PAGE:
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Experienced, novice bowhunters learn new skills at education course

Ryan Stephens steadies his aim before releasing his bow Saturday afternoon at Hewitt’s Archery during the International Bowhunter Education Program. (Lauren Wood \ The Natchez Democrat)

ferriday — Tip Fore decided a few months ago that he wanted to pick up archery and felt that the International Bowhunter Education Program was a good way for him to learn the basics of archery and bow hunting.

Fore, 53, said he drew his archery inspiration from watching hunting shows.

“I watch all the TV shows, and they are all shooting deer with bows, so I wanted to learn,” he said.

Fore said he started learning to shoot three months ago, and he wants to be ready to bow hunt by the time deer season rolls around.

“I wanted to get as much information as I can get on the sport,” he said.

Fore received that information, along with his bowhunter certification, at Hewitt’s Archery in Ferriday Saturday.

“I learned a lot,” he said. “I’ve been hunting all my life, and it’s easy to shoot one with a gun, but bow hunting is more challenging.”

But Saturday’s class was not only for novice bowhunters. Larry Templet, Haze Brignac and Kyle Brignac have been bow hunting for several years, but each man needed to come to Ferriday to take the course for a hunting trip they have planned in September.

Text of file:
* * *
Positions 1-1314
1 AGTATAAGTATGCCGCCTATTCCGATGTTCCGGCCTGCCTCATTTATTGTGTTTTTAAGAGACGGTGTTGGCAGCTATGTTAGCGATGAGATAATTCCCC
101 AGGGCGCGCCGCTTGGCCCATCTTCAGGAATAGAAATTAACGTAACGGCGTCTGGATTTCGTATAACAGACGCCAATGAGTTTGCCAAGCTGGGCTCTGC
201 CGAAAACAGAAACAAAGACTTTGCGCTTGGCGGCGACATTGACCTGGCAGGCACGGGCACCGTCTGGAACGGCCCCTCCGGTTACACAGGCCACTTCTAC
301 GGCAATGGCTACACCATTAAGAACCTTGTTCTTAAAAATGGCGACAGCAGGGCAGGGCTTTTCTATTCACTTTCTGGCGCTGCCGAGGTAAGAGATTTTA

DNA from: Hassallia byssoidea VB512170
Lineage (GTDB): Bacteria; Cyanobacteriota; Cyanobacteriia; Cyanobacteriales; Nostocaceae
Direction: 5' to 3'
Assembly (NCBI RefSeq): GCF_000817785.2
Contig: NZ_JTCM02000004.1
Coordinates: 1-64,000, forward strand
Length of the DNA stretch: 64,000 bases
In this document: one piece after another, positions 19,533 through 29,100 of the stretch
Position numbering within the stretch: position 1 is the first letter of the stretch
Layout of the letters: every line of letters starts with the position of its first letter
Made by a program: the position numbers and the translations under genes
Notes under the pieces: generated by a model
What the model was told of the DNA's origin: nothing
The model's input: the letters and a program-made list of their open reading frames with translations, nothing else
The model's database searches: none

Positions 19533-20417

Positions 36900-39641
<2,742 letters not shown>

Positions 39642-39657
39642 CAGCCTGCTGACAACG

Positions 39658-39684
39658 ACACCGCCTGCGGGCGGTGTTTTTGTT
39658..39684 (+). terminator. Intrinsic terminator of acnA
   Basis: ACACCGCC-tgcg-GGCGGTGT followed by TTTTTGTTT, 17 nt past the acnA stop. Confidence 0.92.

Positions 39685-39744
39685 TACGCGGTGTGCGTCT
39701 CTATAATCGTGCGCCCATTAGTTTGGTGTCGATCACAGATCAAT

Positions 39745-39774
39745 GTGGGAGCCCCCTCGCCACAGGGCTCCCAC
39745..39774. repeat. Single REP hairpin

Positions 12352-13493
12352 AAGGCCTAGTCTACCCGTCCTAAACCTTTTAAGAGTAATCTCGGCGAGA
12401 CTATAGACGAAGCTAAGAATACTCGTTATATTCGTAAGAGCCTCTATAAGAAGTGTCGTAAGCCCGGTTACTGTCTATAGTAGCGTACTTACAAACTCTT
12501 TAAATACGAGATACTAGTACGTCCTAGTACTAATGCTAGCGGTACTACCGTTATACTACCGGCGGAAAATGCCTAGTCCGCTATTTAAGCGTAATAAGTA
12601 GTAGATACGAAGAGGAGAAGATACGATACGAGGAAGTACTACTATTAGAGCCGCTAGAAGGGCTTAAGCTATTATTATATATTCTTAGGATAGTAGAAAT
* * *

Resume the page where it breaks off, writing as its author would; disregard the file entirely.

“We’re going to Colorado, and in Colorado it’s mandatory that to bow hunt you have to get a license,” Templet said.

Templet, who is from Gonzalez, La., said the course in Ferriday was the only one the group could find before their trip.

Templet has been hunting a long time, he said, but the course was able to provide him with some new information.

“There is always stuff to learn,” he said.

Haze said he has been a bowhunter for approximately 15 years, and Saturday’s course was really a refresher for him.

“This was very helpful,” he said. “We started planning the trip six months ago, and we didn’t know we needed it. But in Colorado, it’s mandatory for elk, so we tried to scramble to find a place (to take the course).”

Mel Riggs, who is an instructor for the course along with Homer Hewitt, said the course generally sees more youth hunters, but he thinks it is important for adults to learn the basics too.

“Anybody, I don’t care how old, that picks up a bow needs this course,” he said. “This class if for anybody to take, and you are never too old to learn. All these guys have been hunting for years, and they learned something new today.”

Hewitt said having more experienced hunters made the course more enjoyable and beneficial for him and his students.

“This was enjoyable because 90 percent of us are experienced hunters,” he said. “I learned stuff through their experience. When you take part in a class with 100 to 150 years of knowledge everybody learns something.”

Hewitt said he always likes to focus on safety and harvesting game in an ethical manner, and his students Saturday were already very knowledgeable on those subjects.

“I even learned from them on a couple of things,” he said.

Hewitt said there were a few younger hunters scheduled to attend the course, but they were unable to make it.

Hewitt’s Archery will host the International Bowhunter Education Program every two weeks until Sept. 22. The next course is July 14. Interested hunters can register by calling Hewitt’s Archery at 318-757-3319.

Several states require bowhunter certification before hunters are allowed to hunt. Mississippi and Louisiana do not require certification.